the app needs to display information in English. I deliver an
        English-only app; then you tell me that you also need the app to display
        information in German. (For instance, you might have been building a
        payroll system for an American automotive manufacturer who subsequently
        was purchased by a German one :-) That, to me, is a change that's not
        due to a bug in the requirements; instead, it's due to a change in the
        environment.


        >
        > Take care, Ilja
        >
        >
        >
        > To Post a message, send it to: scrumdevelopment@...
        > To Unsubscribe, send a blank message to: scrumdevelopment-unsubscribe@...
        >
        > Your use of Yahoo! Groups is subject to http://docs.yahoo.com/info/terms/
        >
        >
        >


        --
        Edmund Schweppe -- schweppe@... -- http://schweppe.home.tiac.net
        The opinions expressed herein are at best coincidentally related to
        those of any past, present or future employer.
      • Ilja Preuss
        ... Yep. ... Yes - though I think in a waterfallish environment it could be seen as a bug, too. You simply didn t do enough analysis upfront - else you should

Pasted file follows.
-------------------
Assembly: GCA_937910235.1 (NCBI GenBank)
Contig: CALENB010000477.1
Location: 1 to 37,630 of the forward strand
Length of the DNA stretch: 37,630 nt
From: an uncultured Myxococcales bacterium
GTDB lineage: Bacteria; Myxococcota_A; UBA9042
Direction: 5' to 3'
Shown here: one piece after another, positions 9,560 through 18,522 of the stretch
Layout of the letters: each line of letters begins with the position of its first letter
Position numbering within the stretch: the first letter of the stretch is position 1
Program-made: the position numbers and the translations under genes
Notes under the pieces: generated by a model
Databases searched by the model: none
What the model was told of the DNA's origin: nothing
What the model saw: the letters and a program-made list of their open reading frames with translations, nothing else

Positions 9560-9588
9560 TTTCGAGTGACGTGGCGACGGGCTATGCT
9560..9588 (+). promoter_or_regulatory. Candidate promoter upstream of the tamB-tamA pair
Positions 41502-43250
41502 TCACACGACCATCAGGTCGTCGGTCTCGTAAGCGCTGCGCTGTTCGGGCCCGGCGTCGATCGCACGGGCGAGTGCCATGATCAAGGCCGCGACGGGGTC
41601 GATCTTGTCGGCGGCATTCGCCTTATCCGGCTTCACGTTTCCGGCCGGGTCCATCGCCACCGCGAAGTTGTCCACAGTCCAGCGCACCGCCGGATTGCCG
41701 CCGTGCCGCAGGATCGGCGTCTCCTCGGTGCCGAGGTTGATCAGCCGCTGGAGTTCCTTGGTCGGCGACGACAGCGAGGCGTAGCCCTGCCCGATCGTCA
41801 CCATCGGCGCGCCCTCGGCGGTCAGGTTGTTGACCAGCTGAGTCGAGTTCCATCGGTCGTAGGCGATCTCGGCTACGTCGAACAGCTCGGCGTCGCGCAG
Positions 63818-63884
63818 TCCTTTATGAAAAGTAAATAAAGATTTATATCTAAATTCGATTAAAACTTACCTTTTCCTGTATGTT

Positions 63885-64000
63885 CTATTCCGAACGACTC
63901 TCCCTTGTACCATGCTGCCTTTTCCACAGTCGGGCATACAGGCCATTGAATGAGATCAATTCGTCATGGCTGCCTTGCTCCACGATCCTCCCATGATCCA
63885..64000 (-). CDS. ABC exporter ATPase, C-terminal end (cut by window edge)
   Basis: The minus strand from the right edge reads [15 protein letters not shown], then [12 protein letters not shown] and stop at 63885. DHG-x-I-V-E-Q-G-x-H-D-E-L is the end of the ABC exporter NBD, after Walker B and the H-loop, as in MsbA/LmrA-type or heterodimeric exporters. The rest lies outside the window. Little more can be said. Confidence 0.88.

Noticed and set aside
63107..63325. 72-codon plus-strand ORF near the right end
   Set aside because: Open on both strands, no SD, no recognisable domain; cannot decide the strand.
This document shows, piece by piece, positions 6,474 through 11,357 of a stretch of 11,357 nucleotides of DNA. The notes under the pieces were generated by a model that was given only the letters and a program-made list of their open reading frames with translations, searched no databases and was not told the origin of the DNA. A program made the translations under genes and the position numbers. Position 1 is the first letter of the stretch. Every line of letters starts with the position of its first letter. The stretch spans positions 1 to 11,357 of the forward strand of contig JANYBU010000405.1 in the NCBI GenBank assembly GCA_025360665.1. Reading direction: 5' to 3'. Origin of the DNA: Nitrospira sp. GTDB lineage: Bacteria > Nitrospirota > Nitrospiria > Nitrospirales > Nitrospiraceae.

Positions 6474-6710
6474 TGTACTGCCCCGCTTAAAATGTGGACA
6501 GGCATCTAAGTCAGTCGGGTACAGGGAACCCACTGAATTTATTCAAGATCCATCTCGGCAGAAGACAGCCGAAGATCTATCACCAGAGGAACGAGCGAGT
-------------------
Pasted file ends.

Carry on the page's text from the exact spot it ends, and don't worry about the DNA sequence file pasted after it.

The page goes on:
Message 3 of 30 , Oct 6, 2003
        • 0 Attachment
          Edmund Schweppe wrote:
          > Ilja Preuss wrote:
          > > Actually I'd
          >> think that having to "make a change" invariably had to be a reaction
          >> to a "defect in the requirements" for him. At least that's the only
          >> way I can imagine introducing a "bug" in the "analysis phase" at
          >> all...
          >
          > I can imagine two scenarios:
          > 1) When I'm initially gathering requirements from you, you tell me
          > that the app needs to display information in both English and German.
          > I misunderstand you (or lose my notes) and deliver an English-only
          > app. That would be a "requirements bug".

          Yep.

          > 2) When I'm initially gathering requirements from you, you tell me
          > that the app needs to display information in English. I deliver an
          > English-only app; then you tell me that you also need the app to
          > display information in German. (For instance, you might have been
          > building a payroll system for an American automotive manufacturer who
          > subsequently was purchased by a German one :-) That, to me, is a
          > change that's not due to a bug in the requirements; instead, it's due
          > to a change in the environment.

          Yes - though I think in a waterfallish environment it could be seen as a
          bug, too. You simply didn't do enough analysis upfront - else you should
          have known that you could need a different language version in the
          future. Because you didn't, you have to restart the whole development
          cycle.

          To an agile team, of course, *both* scenarios just result in another
          feature to be added incrementally. That's why I think that "requirement
          bugs" aren't that important in agile development.

          Regards, Ilja
        Your message has been successfully submitted and would be delivered to recipients shortly.